Sunday, 21 August 2016

The Last Wish - Andrzej Sapkowski

‘‘Geralt,’ she interrupted sharply, ‘I climbed out of bed for you and I didn’t intend to do that before the chime of midday. I’m prepared to do without breakfast. Do you know why? Because you brought me the apple juice. You were in a hurry, your head was troubled with your friend’s suffering, you forced your way in here, and yet you thought of a thirsty woman. You won me over, so my help is not out of the question. But I won’t do anything without hot water and soap. Go. Please.’’

I’ve been meaning to read this book forever. I mean, it's the book series that inspired a really incredibly great video game - I mean The Witcher 3, obviously. It's a very good game I haven't played half as much as I should have. Kind of like the book, it starts out heavy and difficult to get into, but it's worth getting through it. 

The thing with The Last Wish is, I haven’t bothered to read it in Finnish because olden fantasy translated into Finnish is a little bit meh and I still don’t have a library card in Scotland (J, nudge nudge let’s go get me one), so it’s been one of those “one day I will” –things. A friend of mine convinced me to read it (it didn’t take much convincing, really) so that we could talk about it, and I finally, finally finished it. It took me a while because the language is a bit old and heavy, but at least I learned many amazing words!

The Last Wish is a collection of short stories and it would by all means do them justice to review them all separately. I’m not going to go into that, but let me just tell you right now that it’s worth your time as long as you’re not completely put off by fantasy and adventures. The book is told through many flashbacks, different incidents in the life of Geralt of Rivia, a Witcher who’s shunned but society but kills monsters for a living. It’s mature fairy tales for adults – I think most adults would want to read that kind of stuff – with a lot of fantasy and a lot of insight into life.

'‘I got lost,’ lied the witcher. 

You got lost,’ repeated the monster, twisting his jaws in a menacing grin. ‘Well, unlose your way. Out of the gate, turn your left ear to the sun and keep walking and you’ll soon get back to the highway. Well? What are you waiting for?’'

The Last Wish is also the name of the main story (though it’s not the longest one), the one I’d maybe like to consider more important than the others. It’s a flashback to how Geralt met Yennefer, which is interesting if only because their incredibly stormy relationship is one of the main dynamics you’ll get to witness in the book. The Witcher 3 opens with a search for Yennefer so I’ve always been interested in who she is and what she’s like. She’s pretty awesome.

Pretty much all the female characters in the book (and in the whole series, I’m pretty sure) are described to be very attractive. Maybe it’s because we’re looking at things through Geralt’s eyes or maybe it’s just the fantasy element, but it doesn’t take anything away from their capability to be incredibly cool and interesting and actual personalities. I really, really appreciate that.

Yennefer in particular is great. I’ve probably already made it clear to any friends listening to my Witcher ramblings that I love her character. She’s interesting and balanced; she’s mean but nice but also off the handle. She can’t be controlled, but she has her very distinctive flaws. The quote at the top of the page is hers because I definitely relate liking anyone who'd bring you apple juice. I want to be her.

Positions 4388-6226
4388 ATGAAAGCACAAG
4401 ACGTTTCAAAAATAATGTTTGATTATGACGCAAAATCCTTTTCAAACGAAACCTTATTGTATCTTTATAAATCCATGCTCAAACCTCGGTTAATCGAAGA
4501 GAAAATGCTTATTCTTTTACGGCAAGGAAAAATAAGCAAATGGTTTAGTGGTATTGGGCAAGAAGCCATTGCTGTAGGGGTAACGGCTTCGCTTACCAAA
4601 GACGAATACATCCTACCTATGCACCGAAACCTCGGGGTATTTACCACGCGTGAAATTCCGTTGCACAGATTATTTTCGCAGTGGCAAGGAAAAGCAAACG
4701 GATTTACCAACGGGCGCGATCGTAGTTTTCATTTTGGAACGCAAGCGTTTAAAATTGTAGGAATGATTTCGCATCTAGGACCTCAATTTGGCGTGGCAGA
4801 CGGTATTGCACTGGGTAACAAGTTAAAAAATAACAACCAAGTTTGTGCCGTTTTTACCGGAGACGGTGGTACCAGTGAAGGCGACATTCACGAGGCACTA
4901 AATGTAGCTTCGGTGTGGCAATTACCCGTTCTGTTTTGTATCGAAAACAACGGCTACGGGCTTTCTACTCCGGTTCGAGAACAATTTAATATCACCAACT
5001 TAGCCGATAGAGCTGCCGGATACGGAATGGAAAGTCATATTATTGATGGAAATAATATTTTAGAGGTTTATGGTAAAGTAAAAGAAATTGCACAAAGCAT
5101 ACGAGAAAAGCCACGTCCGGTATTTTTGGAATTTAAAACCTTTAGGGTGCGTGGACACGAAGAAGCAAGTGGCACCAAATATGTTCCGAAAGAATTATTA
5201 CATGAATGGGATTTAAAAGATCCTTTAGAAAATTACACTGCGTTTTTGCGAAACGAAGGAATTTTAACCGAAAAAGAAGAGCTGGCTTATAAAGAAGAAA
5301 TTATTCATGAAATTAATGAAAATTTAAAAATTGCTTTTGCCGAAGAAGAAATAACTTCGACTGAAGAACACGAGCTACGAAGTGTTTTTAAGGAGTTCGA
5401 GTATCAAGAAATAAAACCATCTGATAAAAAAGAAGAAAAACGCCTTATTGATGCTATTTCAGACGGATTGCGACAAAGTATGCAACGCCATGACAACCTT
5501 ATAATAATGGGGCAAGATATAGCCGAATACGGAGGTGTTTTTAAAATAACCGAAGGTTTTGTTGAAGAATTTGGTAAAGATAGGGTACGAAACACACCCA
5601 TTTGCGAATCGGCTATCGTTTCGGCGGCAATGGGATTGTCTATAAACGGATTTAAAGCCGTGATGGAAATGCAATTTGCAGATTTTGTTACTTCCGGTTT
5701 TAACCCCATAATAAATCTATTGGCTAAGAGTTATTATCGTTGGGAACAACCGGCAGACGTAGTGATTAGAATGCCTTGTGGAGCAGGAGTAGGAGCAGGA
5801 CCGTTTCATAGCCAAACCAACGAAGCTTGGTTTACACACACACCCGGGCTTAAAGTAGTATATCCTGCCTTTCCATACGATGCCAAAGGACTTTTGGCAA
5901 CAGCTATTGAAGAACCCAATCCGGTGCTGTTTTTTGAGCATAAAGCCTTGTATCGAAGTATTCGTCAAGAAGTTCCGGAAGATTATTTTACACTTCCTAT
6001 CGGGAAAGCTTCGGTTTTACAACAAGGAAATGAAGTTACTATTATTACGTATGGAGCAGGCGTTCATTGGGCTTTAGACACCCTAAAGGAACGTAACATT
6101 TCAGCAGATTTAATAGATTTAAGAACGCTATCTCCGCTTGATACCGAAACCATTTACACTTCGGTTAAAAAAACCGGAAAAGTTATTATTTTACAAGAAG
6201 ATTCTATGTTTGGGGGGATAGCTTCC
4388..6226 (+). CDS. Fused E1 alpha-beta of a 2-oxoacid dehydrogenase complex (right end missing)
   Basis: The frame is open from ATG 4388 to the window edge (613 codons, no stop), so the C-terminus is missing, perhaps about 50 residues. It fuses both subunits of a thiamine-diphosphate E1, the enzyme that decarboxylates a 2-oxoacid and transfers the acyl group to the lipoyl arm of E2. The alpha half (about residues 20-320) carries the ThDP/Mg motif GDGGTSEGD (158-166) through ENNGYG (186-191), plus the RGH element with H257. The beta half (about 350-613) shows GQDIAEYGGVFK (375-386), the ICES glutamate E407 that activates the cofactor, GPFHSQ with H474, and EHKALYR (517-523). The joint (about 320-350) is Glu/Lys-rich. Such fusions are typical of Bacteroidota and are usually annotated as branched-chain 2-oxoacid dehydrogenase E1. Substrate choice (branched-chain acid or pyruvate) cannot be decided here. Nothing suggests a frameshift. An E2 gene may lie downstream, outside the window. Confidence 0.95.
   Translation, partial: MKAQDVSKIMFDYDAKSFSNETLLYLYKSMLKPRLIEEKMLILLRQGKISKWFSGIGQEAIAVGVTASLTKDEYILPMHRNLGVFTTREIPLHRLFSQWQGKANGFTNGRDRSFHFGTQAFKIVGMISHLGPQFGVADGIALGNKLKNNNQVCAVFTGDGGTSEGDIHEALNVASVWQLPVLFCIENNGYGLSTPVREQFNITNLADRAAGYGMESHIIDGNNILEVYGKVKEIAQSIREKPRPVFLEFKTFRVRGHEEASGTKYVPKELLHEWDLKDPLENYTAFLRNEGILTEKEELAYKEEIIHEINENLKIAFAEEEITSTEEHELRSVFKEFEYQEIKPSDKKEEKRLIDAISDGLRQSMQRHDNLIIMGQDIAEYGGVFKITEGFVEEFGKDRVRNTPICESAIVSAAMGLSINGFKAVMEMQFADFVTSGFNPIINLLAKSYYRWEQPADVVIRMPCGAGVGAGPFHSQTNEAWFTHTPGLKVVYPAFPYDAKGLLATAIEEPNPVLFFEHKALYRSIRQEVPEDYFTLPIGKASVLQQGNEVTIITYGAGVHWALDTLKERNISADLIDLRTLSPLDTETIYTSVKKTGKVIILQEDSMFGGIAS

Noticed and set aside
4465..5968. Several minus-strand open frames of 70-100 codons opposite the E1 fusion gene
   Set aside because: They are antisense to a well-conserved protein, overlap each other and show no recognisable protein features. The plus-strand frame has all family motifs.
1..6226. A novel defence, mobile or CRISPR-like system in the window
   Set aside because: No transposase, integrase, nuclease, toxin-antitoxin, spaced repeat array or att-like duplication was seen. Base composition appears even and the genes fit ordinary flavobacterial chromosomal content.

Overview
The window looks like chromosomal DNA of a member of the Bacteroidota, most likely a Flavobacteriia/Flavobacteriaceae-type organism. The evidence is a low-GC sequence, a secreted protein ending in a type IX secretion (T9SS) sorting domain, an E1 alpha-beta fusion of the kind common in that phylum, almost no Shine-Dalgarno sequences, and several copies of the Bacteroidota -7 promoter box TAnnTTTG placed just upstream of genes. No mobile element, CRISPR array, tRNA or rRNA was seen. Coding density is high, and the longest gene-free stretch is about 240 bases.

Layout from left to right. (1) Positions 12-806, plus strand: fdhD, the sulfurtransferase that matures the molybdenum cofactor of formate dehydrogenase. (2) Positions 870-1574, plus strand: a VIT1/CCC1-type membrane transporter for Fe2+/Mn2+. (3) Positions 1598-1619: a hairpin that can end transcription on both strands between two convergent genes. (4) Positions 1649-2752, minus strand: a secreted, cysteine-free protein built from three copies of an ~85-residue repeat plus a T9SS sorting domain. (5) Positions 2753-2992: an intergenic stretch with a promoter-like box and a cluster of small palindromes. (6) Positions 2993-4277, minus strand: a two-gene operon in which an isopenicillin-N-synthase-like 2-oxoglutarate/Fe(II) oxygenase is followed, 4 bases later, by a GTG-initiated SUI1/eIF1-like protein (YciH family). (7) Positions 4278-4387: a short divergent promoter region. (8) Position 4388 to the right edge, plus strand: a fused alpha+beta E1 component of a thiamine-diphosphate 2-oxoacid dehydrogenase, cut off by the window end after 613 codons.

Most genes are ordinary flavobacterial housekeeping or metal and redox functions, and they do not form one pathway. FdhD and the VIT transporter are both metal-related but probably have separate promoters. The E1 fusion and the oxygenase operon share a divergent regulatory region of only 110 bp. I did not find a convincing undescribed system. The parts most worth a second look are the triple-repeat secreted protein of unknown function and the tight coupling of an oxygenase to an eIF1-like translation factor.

As far as characters go, Geralt is well made as well, incredibly cool and interesting as a main character. He’s cold and calm but every once in a while you’ll see that he actually does care. Apparently I would already have known this if I didn’t play such a mean Geralt in Witcher 3. Whoops. No regrets though. Anyway, Geralt has interesting dialogue with different people and monsters alike, that old-fashioned “I’d rather die than say what I actually mean” –sort of a thing I simply adore when it’s done well. And The Last Wish does it incredibly well, trust me. If I wanted to give someone a lesson in this fine art, I’d do well to save myself some time and hand them this book instead.

‘There’s no such things as devils!’ yelled the poet, shaking the cat from sleep once and for all. ‘No such thing! To the devil with it, devils don’t exist!’ ‘True,’ Geralt smiled. ‘But Dandilion, I could never resist the temptation of having a look at something that doesn’t exist.’

Every now and then the style gets very ambiguous; the readers are prompted to figure out by themselves what’s going on and what these things mean. Most of the time this worked and made things interesting. I felt like the book thought I was incredibly smart and then allowed me to demonstrate it. Every now and then however, I found myself wanting actual answers, for someone to tell me I was right and to clear up the few details I wasn’t completely certain of. I suppose I might figure something out on a second read (which will happen, yes it will) or reading the other books (also will definitely happen), but every now and then, rare as it was, it annoyed me.

All in all, The Last Wish is great. It’s a very very good book and I can’t think of a single reason why anyone shouldn’t read it and I was really happy to read something I can honestly like for a change. I’ll certainly read everything in the series, but first I’ll chill by reading something easy and light. It was pretty heavy, really.

Edit/ September 15th, 2016 - I came back to up my rating to 5/5. It was so good and I've been thinking about this book since I first read it.

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